Tuesday, November 18, 2014

Spirit Fighter (Son of Angels)

Title: Spirit Fighter

Series: Son of Angels (Book #1)

Year: 2012

Author: Jerel Law

Summary: Your mom always said you were an angel. What if she was right? 

Jonah Stone has always thought of himself as average, but in seventh grade he learns a fascinating family secret, and his world turns upside down. Jonah’s mom is a nephilim, the daughter of a human and a fallen angel, which makes Jonah one-quarter angel. When his mom is kidnapped by fallen angels, it’s up to Jonah and his sister Eliza to rescue her. Guided by prayer and a guardian angel, Jonah and Eliza embark on an epic adventure through the streets of New York and come to understand that God plans in ways they never could have imagined. Spirit Fighter, Book 1 in the Son of Angels: Jonah Stone series, is an imaginative adventure that is based on scripture in the book of Genesis. (from Goodreads)

Main Characters:
~ Jonah Stone
~ Eliza Stone

Review: I found this book via Goodreads, and as it was advertised as a "Christian" Percy Jackson, I'd thought I'd try it out. And as far as the advertising goes, I think it's right on the head. Jonah Stone is just what you'd want him to be.

Jonah just wants to be a normal teenager. However, being normal is far from the family he was born into. Nope, his mother is half angel (what is called a nephilim), and Jonah and his two siblings are quarter angels. And then his mom is kidnapped, and Jonah learns that he and Eliza have been chosen to go after her. They each have their angel powers to help protect them, and accompanying them is their family's guardian angel, Henry.

In some ways, this book reminded me greatly of Percy Jackson. Ready for some similarities? 
  • Kidnapped mother (duh, that's a given)
  • Super cool powers (Percy has water powers, while Jonah has super strength and speed)
  • Fights with creatures no normal person can see (Percy - mythological creatures; Jonah - fallen angels)
  • Creepy old ladies with knitting needles
  • New York
  • Trouble in school
  • And so on...
See? Very Percy Jackson-ish. Even the writing style was light and fun like Rick Riordan's. But for Jerel Law's credit, he did a good job in creating something that seemed familiar, but was unique in a special way. The whole plot revolved around the kidnapping of Jonah's mother, a nephilim. The fallen angels have a dark plan in which they require her specifically, and Jonah and Eliza must rescue her before that big plan can go into action. No, I'm not going to tell you the plan, because that would be spoilers, and because only half of the plan is released in book one. I need to read the second book, Fire Prophet, and discover what happens next!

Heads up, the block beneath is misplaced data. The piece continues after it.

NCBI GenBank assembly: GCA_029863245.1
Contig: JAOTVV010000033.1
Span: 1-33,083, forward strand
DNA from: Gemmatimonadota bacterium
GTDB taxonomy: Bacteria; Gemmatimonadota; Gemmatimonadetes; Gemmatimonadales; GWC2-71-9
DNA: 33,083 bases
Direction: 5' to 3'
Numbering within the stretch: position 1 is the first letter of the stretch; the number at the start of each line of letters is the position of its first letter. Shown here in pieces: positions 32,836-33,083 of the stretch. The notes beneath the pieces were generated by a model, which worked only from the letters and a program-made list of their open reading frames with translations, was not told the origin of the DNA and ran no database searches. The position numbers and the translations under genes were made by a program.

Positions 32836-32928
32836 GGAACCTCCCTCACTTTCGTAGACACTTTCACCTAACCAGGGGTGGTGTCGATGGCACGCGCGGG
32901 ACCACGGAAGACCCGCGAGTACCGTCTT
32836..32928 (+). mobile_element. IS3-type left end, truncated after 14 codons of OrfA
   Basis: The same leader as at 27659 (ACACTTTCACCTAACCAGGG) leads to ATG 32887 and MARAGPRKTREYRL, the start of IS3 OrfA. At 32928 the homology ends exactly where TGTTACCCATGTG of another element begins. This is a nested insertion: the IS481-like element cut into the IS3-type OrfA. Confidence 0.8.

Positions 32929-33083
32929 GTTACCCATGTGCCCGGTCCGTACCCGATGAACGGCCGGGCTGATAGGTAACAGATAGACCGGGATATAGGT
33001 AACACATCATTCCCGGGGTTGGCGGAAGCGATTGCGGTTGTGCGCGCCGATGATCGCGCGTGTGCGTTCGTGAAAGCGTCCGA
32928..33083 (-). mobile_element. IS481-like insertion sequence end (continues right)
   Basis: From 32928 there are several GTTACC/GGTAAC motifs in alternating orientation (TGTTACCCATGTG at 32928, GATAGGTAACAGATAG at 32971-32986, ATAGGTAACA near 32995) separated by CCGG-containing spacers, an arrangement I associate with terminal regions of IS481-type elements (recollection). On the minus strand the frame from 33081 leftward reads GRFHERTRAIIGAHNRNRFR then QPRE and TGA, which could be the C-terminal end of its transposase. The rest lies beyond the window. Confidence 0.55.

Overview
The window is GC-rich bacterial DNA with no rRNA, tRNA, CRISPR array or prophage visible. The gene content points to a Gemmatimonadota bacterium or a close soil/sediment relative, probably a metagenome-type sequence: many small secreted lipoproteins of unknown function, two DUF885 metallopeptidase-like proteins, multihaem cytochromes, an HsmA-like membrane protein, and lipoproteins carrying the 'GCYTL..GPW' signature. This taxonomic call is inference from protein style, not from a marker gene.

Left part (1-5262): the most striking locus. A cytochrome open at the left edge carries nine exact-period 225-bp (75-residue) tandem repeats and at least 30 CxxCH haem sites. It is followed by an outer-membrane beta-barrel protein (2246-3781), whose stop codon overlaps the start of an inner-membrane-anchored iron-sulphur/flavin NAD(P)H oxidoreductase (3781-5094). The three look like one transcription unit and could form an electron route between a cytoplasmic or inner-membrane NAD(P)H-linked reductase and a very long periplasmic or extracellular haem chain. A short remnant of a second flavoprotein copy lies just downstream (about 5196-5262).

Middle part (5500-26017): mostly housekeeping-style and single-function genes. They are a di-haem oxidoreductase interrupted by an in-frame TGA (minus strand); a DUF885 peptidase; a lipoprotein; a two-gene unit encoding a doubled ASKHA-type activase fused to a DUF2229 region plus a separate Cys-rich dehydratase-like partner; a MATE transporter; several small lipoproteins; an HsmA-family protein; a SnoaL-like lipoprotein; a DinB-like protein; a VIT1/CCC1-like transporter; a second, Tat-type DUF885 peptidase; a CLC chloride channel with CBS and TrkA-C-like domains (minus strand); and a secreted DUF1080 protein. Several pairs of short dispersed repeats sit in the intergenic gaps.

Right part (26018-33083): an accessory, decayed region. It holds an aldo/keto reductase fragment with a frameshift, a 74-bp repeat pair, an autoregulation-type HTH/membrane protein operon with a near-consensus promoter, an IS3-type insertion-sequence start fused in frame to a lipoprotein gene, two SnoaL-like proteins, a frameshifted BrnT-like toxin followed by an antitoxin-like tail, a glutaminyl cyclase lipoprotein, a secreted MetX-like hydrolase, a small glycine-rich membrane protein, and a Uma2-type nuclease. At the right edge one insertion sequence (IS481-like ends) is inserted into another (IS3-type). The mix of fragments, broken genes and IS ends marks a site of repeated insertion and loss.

From what I've heard about Frank Peretti's Piercing the Darkness (I have yet to read that book, but I will get around to it one of these days), I think this book would fall under that same sort of genre. It's set in the real world, yet it clearly shows that there's a spiritual battle going on that not many people are aware of. Within our world is a spiritual realm in which angels battle the Fallen. The motive? Men's souls. The angels guide and encourage, while the Fallen yearn to bring men down into the pit of darkness. It's a very deep topic, yet I think the author did a wonderful job here introducing this to young readers. 

Now, I did give this book only three stars. Please note that I thoroughly enjoyed it, but... well, it just wasn't a favorite for me. I liked it well enough to want to finish the series, but I don't know that I'll re-read them. But that's just me. I've read some reviews in which readers had no qualms about giving this book a full five stars.

Advisory: Action as Jonah and Eliza battle angels of darkness and their cohorts. In one scene, they encounter a large octopus of sorts (I forget what it was called -- it's pictured on the cover). 

Rating: 3 out of 5 stars 
Click here to buy Spirit Fighter on Amazon!

1 comment:

  1. I wasn't impressed with this book. It was trying too hard to be Percy Jackson without actually having Percy, so it fell short. Pity, though, since it was a good idea.


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